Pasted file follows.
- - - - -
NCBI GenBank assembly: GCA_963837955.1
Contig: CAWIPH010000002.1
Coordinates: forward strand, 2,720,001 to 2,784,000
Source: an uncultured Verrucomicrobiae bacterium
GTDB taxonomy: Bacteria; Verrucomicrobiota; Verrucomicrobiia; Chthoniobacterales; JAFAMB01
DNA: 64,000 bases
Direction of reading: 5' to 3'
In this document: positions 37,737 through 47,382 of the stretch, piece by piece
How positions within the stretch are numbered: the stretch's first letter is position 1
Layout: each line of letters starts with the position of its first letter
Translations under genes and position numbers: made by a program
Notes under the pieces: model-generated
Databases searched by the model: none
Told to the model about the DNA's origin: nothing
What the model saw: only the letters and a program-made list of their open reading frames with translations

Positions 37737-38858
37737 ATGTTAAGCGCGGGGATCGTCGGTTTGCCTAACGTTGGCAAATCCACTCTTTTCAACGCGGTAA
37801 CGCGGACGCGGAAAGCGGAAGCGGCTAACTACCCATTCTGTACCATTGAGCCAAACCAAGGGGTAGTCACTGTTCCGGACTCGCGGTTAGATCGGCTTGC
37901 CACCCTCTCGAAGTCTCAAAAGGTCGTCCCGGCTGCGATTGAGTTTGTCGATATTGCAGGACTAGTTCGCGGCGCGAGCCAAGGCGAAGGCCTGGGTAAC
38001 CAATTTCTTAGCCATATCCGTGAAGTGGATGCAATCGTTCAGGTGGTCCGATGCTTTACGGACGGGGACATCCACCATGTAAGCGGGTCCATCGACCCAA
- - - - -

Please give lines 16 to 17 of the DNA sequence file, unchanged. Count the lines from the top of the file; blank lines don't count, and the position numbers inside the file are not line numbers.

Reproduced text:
Positions 37737-38858
37737 ATGTTAAGCGCGGGGATCGTCGGTTTGCCTAACGTTGGCAAATCCACTCTTTTCAACGCGGTAA